The 78th annual Photo Marketing Association's trade show and convention, held here Feb. 24-27, solidified the digital camera's transition from an early adopter to a mass market product, if only because the big story at PMA was not, as in previous years, the cameras.
PMA 2002 was about prints. Specifically, how manufacturers plan to drive consumer digital printing to retailers of all sizes.
"The market has come to a point where there are enough digital cameras floating around to justify this investment in infrastructure," said Don Keane, marketing director, DPI.
Market penetration is not the only reason so many companies came touting printing solutions, however. Retailers have bemoaned tightening digital camera margins, which received another healthy squeeze during the ferocious holiday selling season, and have been asking manufacturers to help them staunch the bleeding by offering higher-margin print services.
"The only reason we introduced this product is because our dealers asked for it," said an Olympus spokesman, whose company launched its first-ever print kiosk at the show — the Camedia TruePrint Kiosk.
Indeed, among the various devices competing for the consumer's prints, the show was awash in kiosks — largely self service stations that can produce photo prints from digital flash media, floppy disks and CDs. They came in all shapes, sizes, colors and configurations, giving manufacturers flexibility to place them everywhere, from computer store to hotel lobby.
The competition looks to be fierce, as at least a dozen companies introduced kiosks aimed at a number of channels. DPI, Kodak, BEF, Olympus, Fujifilm, Gretag, Sony, Polaroid, Konica and Pixel Magic all came to the show with new retail print kiosks or enhancements to existing models.
The goal for newcomers like DPI will be to try to move in on channel turf held by industry stalwarts like Kodak and Fujifilm, who have existing photofinishing relationships with major retail accounts. DPI came to PMA with a new version of its kiosk, smaller and more intuitive than its predecessor. According to Keane, the improvements were made at the behest of potential mass merchant clients, who requested more intuitive systems that required less store intervention.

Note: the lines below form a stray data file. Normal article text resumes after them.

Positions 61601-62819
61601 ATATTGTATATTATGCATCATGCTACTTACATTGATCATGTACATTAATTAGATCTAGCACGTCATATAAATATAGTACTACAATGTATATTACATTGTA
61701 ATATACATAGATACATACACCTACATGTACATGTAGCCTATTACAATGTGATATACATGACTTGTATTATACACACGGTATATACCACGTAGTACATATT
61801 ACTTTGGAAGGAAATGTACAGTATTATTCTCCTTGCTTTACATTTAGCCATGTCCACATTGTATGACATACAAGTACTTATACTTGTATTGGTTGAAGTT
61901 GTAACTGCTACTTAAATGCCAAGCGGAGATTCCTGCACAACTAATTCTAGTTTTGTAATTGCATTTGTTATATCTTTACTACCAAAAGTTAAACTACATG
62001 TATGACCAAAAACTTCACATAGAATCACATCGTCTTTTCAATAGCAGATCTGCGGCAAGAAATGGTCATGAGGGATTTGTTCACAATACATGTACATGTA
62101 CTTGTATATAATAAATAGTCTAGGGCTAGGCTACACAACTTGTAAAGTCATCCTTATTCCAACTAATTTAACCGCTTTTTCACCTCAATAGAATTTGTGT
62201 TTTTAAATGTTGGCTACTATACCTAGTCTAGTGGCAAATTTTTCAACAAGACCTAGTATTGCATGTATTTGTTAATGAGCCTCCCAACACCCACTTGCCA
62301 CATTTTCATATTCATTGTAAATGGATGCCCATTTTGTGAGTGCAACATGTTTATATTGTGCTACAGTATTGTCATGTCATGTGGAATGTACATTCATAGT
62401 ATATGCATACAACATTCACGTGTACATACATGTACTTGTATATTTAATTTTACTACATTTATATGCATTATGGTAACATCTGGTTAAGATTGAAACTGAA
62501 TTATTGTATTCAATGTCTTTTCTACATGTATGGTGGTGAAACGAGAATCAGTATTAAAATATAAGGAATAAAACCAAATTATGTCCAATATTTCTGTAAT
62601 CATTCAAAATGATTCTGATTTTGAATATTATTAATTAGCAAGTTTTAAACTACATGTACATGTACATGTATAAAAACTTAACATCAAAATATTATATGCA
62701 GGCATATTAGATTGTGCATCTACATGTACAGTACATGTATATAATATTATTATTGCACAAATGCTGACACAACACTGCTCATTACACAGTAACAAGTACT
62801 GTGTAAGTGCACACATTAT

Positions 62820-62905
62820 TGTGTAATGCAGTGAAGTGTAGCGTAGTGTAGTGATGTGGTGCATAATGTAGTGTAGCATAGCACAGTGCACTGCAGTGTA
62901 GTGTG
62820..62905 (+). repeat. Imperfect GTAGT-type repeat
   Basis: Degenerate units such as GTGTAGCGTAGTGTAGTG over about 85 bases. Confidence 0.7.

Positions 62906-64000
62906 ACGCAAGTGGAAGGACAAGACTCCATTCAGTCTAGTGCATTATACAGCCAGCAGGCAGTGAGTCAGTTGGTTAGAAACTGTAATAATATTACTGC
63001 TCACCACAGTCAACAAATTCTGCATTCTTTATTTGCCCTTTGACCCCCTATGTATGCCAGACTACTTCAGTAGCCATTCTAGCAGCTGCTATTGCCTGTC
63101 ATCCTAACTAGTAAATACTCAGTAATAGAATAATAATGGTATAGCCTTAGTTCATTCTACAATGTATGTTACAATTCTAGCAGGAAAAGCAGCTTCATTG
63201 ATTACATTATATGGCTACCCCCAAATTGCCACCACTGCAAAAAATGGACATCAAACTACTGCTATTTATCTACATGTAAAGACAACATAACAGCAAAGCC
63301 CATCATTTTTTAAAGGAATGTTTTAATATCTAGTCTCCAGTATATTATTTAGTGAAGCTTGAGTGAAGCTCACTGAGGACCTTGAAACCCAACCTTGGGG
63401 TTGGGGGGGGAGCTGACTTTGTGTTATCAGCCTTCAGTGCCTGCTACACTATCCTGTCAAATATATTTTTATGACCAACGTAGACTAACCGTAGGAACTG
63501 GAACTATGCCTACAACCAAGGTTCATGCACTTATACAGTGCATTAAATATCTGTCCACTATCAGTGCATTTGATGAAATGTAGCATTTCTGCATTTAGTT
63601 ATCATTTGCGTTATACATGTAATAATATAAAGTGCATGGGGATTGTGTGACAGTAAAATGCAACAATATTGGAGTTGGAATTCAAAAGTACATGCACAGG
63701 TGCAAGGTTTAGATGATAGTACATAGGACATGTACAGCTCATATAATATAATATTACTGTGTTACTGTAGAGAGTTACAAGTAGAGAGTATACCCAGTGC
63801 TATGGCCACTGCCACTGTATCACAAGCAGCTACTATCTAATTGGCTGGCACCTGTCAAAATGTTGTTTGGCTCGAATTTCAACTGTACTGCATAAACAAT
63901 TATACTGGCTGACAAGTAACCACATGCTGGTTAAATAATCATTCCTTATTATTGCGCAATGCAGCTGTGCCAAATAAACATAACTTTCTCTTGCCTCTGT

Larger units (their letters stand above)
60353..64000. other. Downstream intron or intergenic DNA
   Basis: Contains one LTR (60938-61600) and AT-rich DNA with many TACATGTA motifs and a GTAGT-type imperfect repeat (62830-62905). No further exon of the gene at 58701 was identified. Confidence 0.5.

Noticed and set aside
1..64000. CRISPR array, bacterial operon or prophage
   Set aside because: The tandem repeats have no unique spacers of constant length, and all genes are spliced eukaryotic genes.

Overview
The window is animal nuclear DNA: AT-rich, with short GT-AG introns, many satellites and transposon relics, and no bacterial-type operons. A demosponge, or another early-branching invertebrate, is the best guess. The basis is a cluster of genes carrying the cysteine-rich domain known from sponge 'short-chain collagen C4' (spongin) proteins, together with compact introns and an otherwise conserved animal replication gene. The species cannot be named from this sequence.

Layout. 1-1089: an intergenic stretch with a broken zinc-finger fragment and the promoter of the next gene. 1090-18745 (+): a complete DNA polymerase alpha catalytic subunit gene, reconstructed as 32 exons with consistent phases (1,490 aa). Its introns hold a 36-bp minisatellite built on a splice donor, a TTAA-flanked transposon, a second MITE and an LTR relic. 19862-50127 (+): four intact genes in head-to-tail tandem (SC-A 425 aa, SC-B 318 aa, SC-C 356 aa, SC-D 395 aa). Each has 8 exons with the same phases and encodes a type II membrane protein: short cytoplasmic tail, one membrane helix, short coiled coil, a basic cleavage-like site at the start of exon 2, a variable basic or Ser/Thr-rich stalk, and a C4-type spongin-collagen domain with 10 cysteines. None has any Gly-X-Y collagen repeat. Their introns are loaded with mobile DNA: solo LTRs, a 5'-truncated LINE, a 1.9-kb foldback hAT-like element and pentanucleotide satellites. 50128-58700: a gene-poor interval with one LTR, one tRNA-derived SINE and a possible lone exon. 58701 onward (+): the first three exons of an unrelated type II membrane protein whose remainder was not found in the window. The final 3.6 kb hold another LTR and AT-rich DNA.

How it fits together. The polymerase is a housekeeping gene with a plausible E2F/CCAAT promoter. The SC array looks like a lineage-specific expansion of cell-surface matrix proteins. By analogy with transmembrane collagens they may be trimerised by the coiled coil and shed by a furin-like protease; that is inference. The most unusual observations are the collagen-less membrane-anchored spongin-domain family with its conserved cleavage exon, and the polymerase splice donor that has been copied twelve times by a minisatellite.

The digital cameras that were announced were not touted so much for new technologies, though those were certainly present, but for attractive pricing and size. SiPix brought a 2-megapixel model, the SC2300, in under $200, while traditionally higher end companies like Nikon reinforced their mass market offerings in the $300-$400 price range.
Manufacturers have pursued two distinct strategies with regards to digital camera product lines and these were reinforced by their respective PMA introductions. Kodak and Hewlett Packard, among others, have targeted the mass market with cameras under $400 that stress ease of use. Kodak introduced a 4-megapixel Instant Share camera, the DX4900, which is expected to retail for under $400.
On the other end are companies like Sony, Olympus and Fujifilm, who have placed product across a broad swath of price points, starting as low as $200 and going as high as $999. Fujifilm announced several new FinePix cameras, from the 30i combination MP3 player/ digital camera for $399 to the FinePix S602, which will carry a suggested retail price of $799.